Back to the apartment for some couch potato time tuning into our many Olympic channels. A quick side story and connection to home. As you sit and watch the Olympics on TV, many of you likely don’t realize that you are watching the exact same images as fans in living rooms all around the globe. The International Olympic Committee owns and oversees the OBS or Olympic Broadcast Service. You may see the people on TV, but likely not (they wear golden/brown pants and blue shirts). The OBS is responsible for producing each and every second of TV coverage you watch including the graphics, replays, aerial shots and all images. They oversee everyone from the camera operators, to the control room, to the riggers, etc. It is common practice for the OBS to select an official host broadcaster (during Vancouver this was a partnership between CTV, CBC and TSN), here in Rio it is SportTV. This partnership occurs mostly because it gives the OBS access to skilled people in the trade. Everyone from directors to sound technicians. It also gives them access to tons of equipment. The broadcasts that are created cover every single moment of Olympic action, from every court, gym and field. If there are eight tennis matches going on at once, they are covering each and every court. These feeds of TV then go out to each country’s official Olympic broadcaster (in the US for example, it is NBC). These networks pay a TON of money to the IOC to have the exclusive rights to the TV feeds, which is turn helps pay for the Olympics and fund the majority of the IOC’s annual operations. The feed goes out with live sound only (the noises of the crowd, the ball, etc.) and then the broadcasters in various languages commentate the event as they see it on the live feed from the venue. It also explains why sometimes when they talk about a Canadian in a race, the camera doesn’t cut to that athlete (the cameramen aren’t listening to the Canadian broadcasters) like it might when your watching a Jays game. The Canadian connection is that they never have enough skilled people from the host network and always call on the world-renowed Dome Productions based out of the RogersCentre in downtown Toronto. Dome Productions actually drove production trucks (semi-trucks) all the way to Brazil in order to help with the broadcasts. Chances are any Canadian sporting event you’ve ever watched on TV has a connection to Dome Productions. They are the best at what they do and it isn’t the first time the IOC and OBS has come calling. The very cool end to this story for us is that we have cable TV in our apartment and because we are in Brazil and because our apartment owner subscribes to Sport TV, we not only get the main broadcasts, but we also have access to about 100 other channels of every venue, court, gym, field at the entire Olympics. Sometimes we just get the same feed as official broadcast network around the world, no commentary, just the live sound. We are very fortunate that no mater what Canadian is competing, at any time, at any place here in Rio, we can tune in live…and the best part…commercial free!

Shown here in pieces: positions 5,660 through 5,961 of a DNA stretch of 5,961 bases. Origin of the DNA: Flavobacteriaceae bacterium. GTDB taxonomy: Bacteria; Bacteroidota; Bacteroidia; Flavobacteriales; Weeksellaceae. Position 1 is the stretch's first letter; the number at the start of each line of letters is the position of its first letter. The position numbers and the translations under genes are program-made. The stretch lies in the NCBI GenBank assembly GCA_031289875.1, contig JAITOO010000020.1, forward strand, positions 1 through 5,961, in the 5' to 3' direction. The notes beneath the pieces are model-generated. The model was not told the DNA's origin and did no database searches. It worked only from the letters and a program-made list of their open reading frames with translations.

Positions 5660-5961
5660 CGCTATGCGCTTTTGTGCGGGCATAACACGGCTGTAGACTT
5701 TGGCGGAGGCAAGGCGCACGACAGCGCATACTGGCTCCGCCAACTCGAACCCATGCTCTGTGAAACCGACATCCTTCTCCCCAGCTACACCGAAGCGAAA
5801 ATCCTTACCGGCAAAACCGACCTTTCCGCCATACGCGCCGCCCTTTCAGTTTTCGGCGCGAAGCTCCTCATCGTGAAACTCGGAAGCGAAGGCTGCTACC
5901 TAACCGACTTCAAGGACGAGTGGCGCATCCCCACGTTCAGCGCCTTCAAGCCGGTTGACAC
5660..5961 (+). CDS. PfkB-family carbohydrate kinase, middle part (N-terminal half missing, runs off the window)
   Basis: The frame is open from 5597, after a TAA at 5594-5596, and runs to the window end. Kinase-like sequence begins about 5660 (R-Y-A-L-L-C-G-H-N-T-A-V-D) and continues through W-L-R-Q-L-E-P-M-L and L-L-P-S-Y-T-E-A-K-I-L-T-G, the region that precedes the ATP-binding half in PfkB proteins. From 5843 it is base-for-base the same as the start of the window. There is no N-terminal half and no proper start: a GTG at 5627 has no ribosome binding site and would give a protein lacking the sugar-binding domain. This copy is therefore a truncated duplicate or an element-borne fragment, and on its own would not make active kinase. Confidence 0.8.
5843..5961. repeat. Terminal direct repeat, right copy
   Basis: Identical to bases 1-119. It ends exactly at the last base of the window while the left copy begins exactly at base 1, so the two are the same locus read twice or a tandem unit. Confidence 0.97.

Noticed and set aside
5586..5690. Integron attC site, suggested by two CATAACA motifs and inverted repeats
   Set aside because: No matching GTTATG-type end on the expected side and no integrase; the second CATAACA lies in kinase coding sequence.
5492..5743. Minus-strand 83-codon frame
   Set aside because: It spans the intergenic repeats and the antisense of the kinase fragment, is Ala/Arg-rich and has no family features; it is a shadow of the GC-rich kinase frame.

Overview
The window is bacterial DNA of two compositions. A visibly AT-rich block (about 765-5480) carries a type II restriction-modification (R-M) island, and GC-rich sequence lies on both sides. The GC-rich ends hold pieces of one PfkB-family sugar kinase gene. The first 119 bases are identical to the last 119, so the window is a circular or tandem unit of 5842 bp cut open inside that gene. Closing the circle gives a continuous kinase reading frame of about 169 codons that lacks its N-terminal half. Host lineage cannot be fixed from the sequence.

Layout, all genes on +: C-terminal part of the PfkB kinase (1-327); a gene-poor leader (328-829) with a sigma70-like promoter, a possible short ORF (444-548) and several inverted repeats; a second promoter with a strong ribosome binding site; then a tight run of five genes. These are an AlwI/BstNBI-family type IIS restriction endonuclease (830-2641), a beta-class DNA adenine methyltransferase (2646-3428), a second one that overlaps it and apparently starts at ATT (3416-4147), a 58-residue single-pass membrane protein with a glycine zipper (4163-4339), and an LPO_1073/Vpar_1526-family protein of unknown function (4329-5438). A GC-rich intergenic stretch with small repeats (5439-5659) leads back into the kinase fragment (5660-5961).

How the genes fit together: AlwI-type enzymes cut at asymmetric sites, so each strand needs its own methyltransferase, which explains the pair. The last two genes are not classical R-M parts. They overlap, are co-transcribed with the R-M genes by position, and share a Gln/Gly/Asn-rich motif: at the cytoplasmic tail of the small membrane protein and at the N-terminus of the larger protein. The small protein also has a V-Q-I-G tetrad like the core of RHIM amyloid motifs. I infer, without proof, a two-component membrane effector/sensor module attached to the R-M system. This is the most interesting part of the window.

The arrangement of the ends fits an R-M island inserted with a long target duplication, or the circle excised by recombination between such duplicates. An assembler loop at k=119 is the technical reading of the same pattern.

What a historic night of TV watching it was. Michael Phelps won another Gold Medal and then another semi-final just for good measure. Penny (we can just use her first name now – which is crazy because she was unknown 8 days ago) just put her official stamp in the history books as the only Canadian Summer Games athlete to win four medals at the same games. It’s always nice to have a full set of something and now she has a full set of medals. Canada’s first gold here in Rio, a silver and two bronze. We also might be the most fitting nation to share a Gold Medal, after all, who shares better than Canadians? Crazy to think that Penny just turned 16 and has a lot more swimming left to do. Something tells us this is just the beginning. It’s also hard to believe she gets one more kick at the can in the final relay event. Its not very often you get to watch history made and know it, but tonight was one of those nights. We’ll always remember where we were and that we likely woke up the entire building we were staying in when Penny came back in the final 25m of the 100m Freestyle to tie for a Gold Medal at the Rio Olympic Games…what a night!
A quick shout out to the volunteers here in Rio. We’ll write more about them another night, but there is a really cool tribute wall to them at the Volleyball Arena. Winding up the ramp to the various levels of the arena, the side of the ramp is wrapped in their images. Not their formal picture for their security badge, but a fun picture that shows off their individual spirit and personality. A really wonderful reminder of the true heroes behind any successful event, be it a local fundraiser or the Olympic Games.
Tomorrow we head back to the Olympic Park for Swimming in the afternoon and then back to watch Women’s Indoor Volleyball in the evening. The last match of the day includes the home team Brazil and we already know from our experience today that they might just blow the roof right off of that arena — we can’t wait.